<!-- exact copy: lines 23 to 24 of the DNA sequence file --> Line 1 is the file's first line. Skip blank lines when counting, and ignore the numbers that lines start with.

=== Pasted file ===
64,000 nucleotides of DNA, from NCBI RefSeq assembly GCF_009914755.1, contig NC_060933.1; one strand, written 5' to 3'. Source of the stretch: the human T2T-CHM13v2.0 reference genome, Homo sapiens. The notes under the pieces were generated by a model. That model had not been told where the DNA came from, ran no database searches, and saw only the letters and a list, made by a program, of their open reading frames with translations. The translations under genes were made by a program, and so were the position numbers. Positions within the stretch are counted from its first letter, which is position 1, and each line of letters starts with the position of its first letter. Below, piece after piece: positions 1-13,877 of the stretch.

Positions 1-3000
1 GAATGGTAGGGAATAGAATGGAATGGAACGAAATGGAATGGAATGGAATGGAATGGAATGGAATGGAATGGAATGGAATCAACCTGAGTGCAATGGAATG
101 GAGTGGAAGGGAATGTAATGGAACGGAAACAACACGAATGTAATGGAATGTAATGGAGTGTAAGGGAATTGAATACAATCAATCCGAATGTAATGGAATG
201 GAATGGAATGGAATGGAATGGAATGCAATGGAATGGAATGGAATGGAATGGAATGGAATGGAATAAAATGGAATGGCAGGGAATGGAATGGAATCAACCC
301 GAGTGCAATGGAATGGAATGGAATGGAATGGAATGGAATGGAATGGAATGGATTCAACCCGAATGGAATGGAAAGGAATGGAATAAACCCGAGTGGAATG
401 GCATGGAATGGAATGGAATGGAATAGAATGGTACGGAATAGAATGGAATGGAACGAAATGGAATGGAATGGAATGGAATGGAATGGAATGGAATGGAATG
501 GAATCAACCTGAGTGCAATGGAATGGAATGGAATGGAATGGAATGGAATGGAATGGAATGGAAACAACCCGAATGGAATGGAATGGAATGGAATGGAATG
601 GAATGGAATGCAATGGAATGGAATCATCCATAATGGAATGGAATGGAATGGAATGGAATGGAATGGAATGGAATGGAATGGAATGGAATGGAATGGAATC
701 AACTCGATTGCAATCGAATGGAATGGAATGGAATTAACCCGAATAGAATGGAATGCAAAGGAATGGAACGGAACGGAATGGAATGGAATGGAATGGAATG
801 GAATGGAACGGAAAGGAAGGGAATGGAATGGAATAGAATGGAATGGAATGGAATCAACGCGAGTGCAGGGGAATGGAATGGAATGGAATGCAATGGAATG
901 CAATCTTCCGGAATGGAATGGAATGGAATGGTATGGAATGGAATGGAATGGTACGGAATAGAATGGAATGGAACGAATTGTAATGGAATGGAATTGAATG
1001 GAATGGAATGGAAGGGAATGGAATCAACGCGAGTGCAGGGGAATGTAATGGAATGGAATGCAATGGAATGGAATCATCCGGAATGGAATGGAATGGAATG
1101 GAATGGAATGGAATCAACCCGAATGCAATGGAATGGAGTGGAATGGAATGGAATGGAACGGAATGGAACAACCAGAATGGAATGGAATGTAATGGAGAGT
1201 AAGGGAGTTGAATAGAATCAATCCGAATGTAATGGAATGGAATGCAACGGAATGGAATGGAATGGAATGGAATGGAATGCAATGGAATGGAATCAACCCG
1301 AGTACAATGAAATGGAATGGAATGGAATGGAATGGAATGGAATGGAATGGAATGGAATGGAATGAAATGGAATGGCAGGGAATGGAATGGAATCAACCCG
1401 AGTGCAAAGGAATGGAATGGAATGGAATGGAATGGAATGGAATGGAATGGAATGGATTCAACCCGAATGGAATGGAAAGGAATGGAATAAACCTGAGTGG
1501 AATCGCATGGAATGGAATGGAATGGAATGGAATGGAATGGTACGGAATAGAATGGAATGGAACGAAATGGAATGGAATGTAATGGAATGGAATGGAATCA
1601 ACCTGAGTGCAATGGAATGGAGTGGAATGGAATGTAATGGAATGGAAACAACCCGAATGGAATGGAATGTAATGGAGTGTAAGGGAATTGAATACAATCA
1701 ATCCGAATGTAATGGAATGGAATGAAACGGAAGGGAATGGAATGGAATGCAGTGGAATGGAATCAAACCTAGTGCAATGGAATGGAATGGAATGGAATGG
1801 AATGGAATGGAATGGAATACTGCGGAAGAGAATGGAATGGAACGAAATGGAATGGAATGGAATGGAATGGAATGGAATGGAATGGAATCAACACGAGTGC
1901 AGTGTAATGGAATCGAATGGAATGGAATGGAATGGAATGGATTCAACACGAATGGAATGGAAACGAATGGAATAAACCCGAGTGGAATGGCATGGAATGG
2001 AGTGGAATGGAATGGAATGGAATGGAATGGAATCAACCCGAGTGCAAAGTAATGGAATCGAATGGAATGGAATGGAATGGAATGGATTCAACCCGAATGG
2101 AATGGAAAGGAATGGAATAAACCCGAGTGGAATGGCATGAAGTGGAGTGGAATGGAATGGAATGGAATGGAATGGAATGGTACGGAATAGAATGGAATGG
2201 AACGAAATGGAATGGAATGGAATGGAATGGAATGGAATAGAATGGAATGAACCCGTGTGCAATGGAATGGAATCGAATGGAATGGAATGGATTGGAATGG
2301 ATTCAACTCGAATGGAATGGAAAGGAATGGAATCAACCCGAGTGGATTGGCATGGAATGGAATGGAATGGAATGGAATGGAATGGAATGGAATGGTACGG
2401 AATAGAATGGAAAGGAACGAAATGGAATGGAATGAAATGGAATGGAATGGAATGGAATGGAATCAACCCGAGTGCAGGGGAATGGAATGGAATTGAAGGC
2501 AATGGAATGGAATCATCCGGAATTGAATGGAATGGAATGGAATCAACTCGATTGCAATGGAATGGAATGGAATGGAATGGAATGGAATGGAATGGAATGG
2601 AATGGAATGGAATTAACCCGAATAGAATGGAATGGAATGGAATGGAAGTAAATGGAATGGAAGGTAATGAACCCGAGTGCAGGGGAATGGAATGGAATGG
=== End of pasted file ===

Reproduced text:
2001 AGTGGAATGGAATGGAATGGAATGGAATGGAATCAACCCGAGTGCAAAGTAATGGAATCGAATGGAATGGAATGGAATGGAATGGATTCAACCCGAATGG
2101 AATGGAAAGGAATGGAATAAACCCGAGTGGAATGGCATGAAGTGGAGTGGAATGGAATGGAATGGAATGGAATGGAATGGTACGGAATAGAATGGAATGG